The display in Blue Spiral 1’s street-level gallery has a definite weight to it. Interconnected ceramic works by Kenneth Baskin hold a somber dialogue with Ward H. Nichols’ hyper-realistic paintings, creating a muted and sparse feel.
Only a few feet away in the Small Format Gallery, however, the situation couldn’t be more different. In that tiny room, something bright and delightful is happening.
There, viewers are presented with images of green-faced witches, magic wands, ruby slippers—all glistening with red sparkles and gold leaf. The room holds only seven works, most consisting of a small painting inserted into a larger and more complex background. Two pieces break with this format, rotating to reveal new images on the opposite side. On many of them, the familiar faces of the characters from The Wizard of Oz—the Tin Man, the Cowardly Lion, the Scarecrow, Dorothy, and the Wicked Witch of the West—beam out at the viewer in brilliant Technicolor-like renderings.
Black Mountain-based artist Micah Sherrill creates these seemingly bejeweled works from humble materials like plywood, tiny nails and multiple layers of paint. His love of film, particularly his fascination with its iconic characters, is dazzlingly evident.
“To me, filmmaking is the highest art,” Sherrill says. “In filmmaking you create a whole world, not just a moment in time.”
The son of well-known ceramist Michael Sherrill, the artist recalls that his interest in film began at age 9, when his father would rent movies for his two young children as a way of keeping them entertained while he worked. “It was cheaper to rent three videos than to hire a babysitter,” Sherrill says. “So my sister and I watched lots of movies.”
The Wizard of Oz, in particular, has a special significance for Sherrill; his family watched it at least once a year. And that’s not the artist’s only association with the film. He recalls that he “got the phone call from the hospital telling me that I had a little sister in the middle of watching The Wizard of Oz.”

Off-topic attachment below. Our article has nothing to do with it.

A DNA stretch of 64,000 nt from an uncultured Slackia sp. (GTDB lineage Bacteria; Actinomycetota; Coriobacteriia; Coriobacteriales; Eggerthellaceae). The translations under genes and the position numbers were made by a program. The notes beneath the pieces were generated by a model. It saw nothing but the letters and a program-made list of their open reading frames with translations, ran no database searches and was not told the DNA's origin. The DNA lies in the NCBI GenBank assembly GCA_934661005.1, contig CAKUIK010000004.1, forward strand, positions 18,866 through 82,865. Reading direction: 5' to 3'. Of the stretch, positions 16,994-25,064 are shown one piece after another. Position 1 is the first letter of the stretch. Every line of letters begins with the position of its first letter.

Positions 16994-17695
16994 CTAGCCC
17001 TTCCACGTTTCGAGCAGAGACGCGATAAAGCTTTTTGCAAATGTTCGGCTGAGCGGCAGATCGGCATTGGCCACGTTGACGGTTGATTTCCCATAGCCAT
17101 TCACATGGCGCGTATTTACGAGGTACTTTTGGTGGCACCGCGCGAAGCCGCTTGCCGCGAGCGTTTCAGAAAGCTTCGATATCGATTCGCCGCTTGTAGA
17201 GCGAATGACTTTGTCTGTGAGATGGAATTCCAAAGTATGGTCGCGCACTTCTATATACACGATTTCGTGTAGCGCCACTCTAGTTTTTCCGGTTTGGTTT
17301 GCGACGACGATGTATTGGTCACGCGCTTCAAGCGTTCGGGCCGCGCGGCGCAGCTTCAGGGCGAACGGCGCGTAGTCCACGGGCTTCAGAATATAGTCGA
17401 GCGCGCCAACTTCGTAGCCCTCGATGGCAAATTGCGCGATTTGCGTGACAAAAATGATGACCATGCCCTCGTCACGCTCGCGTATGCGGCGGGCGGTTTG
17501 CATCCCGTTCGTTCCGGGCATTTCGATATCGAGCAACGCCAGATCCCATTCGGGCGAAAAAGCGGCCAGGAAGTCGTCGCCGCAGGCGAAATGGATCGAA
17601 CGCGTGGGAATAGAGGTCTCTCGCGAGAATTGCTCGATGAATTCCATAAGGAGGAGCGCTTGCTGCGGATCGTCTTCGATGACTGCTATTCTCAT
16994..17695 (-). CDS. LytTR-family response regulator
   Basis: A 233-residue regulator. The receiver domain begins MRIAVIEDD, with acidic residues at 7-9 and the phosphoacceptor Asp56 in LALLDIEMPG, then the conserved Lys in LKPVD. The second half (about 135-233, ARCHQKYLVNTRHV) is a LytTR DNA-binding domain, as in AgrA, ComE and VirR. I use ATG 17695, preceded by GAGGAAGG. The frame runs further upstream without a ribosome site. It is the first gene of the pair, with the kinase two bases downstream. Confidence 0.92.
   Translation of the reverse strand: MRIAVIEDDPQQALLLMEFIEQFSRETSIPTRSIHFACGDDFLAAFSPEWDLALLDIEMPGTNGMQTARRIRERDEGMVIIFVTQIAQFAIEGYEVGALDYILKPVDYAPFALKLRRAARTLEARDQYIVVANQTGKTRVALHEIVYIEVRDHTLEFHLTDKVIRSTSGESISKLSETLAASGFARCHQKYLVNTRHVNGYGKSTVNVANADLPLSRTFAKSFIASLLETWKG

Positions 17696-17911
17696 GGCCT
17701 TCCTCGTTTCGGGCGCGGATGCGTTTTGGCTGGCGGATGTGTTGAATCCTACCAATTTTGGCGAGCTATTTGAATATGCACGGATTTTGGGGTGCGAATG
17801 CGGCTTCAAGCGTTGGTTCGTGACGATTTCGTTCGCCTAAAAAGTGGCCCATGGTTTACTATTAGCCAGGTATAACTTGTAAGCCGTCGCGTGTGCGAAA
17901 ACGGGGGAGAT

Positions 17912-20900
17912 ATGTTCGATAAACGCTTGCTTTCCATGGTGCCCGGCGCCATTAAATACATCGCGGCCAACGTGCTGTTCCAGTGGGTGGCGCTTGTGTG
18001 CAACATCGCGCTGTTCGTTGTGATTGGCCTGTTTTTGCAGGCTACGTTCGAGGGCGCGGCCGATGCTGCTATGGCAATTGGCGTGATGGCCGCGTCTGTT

In fact, Oz‘s characters have “meaning to everyone I know,” he says. “The ideas they express are almost theological. I love the idea that Glenda put the shoes on Dorothy without giving her a choice. It was destiny; Dorothy had no control. Then, when the Wicked Witch wants them, she can’t take them.”
These concepts are illustrated wonderfully by works like “Gift of Going Home,” which shows Dorothy’s blue-and-white-checkered skirt as Glenda’s magic wand swings by her bobby socks toward her glitter-encrusted ruby slippers. The painting revolves to show a glowing ball of light blocking the bilious green hands of the malevolent witch reaching greedily for the shoes.
But the ruby-colored shoes are cast in a slightly different light in “Red Ransom.” Here, the life-sized slippers are ringed by a gold circle inside a patterned background of blue forms.
Not surprisingly, a multi-media approach is vital to Sherrill. The artist says that “just painting” would “bore me out of my mind. I have too much fun with materials not to play with them.”
He begins the pieces by working up the backgrounds, carving patterns and then covering them with as many as eight layers of paint. He then sands the paint down, sometimes all the way back to the surface of the wood. Then comes the application of the nails, a slow process which Sherrill proudly recalls having done for as much as 16 hours at a stretch. He says that, as the backgrounds become richer and more complex, the painting must become more detailed “just to keep up.”
Although these works present a strong theme, Sherrill points out that the series isn’t completed yet. The last work in his exploration of Oz will echo the movie’s least forgettable image: that of Toto stuck fast in the clutches of a flying monkey.
[Connie Bostic is an Asheville-based painter and writer.]
who: Works by Micah Sherrill
what: Mixed media
where: Blue Spiral 1’s Small Format Gallery
when: On display through Saturday, Aug. 30 (www.bluespiral1.com or 251-0202)